Your Dietary Supplements May Be Harming You

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by Carol Ann Donnelly

It is no secret that dietary supplements, which include vitamins, minerals, and medicinal herbs are not regulated by the FDA, but we are often fooled into thinking a product is good for us because its package reads “all natural” or “organic”. How can we recognize this deception?

Or, maybe we want to incorporate ancient practices like Ayurveda into our lives, but Ayurvedic supplements can be laced with heavy metals. How can we know if these supplements are safe or it they are filled with mercury, lead, or arsenic?

The best way to steer clear of bad supplements is to be an educated consumer, which means doing your homework before you buy. It seems like a daunting task, but your health could depend on it.

Unfortunately, a safe supplement list doesn’t exit. Perhaps that is because new supplements guaranteeing everything from weight loss to more energy to improved brain function pop up regularly. The FDA has very little authority when it comes to these dietary supplements. The best it can do, under the Dietary Supplement Health and Education Act (DSHEA) of 1994, is pull the product from the market if the manufacturer claims the product can prevent or cure a disease. But, the FDA can only do that if it establishes the product’s labeling is misleading.

“The best way to steer clear of bad supplements is to be an educated consumer, which means doing your homework before you buy.”

However, not all is bleak in the world of vitamins and dietary supplements. There is a scientific nonprofit organization that sets standards for the quality and purity of medicines. The U.S. Pharmacopeial (USP) began in 1820 by eleven physicians who saw the need for quality control with the drugs and medicinals being manufactured at that time. Today, this organization’s focus expands into medicine, pharmacology, patient care, dietary supplements, and food. Its work also extends into other countries.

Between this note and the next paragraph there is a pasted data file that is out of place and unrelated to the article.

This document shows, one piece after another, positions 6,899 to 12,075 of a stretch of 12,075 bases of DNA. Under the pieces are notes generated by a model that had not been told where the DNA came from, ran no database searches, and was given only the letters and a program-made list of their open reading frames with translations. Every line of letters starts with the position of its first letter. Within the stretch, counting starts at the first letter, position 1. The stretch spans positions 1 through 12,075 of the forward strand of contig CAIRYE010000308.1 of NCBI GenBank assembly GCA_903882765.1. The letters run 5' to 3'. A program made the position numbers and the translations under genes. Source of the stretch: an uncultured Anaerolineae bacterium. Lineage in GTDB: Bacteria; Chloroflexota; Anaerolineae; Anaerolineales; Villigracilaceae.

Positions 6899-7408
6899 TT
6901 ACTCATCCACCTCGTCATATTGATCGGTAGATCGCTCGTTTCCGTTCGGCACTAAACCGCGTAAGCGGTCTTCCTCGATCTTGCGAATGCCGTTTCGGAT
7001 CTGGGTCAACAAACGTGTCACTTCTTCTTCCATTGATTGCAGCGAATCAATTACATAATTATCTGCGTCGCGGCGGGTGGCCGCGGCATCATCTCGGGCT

USP has a program that vets dietary supplements. Manufacturers must meet very demanding criteria set forth by USP, in order to receive the USP Verified Mark on their products. The bad news is this program is voluntary. The good news is companies that undergo this scrutiny have a strong commitment to good quality. Some companies that have been USP Verified include, Nature Made®, TruNature®, Kirkland™, and Berkley & Jensen™. For a complete list of manufacturers who have taken part in this program, visit www.usp.org.

Not all dietary supplement manufacturers are bad nor should they be accused of hiding toxic ingredients inside their chewable vitamins, just because they have not been USP Verified. It means investigating the quality of the product falls to the consumer. A simple Google search can reveal plenty of information, including news stories on a particular manufacturer and reviews from other consumers regarding their products.

It’s your health, and being an educated consumer could save your life.

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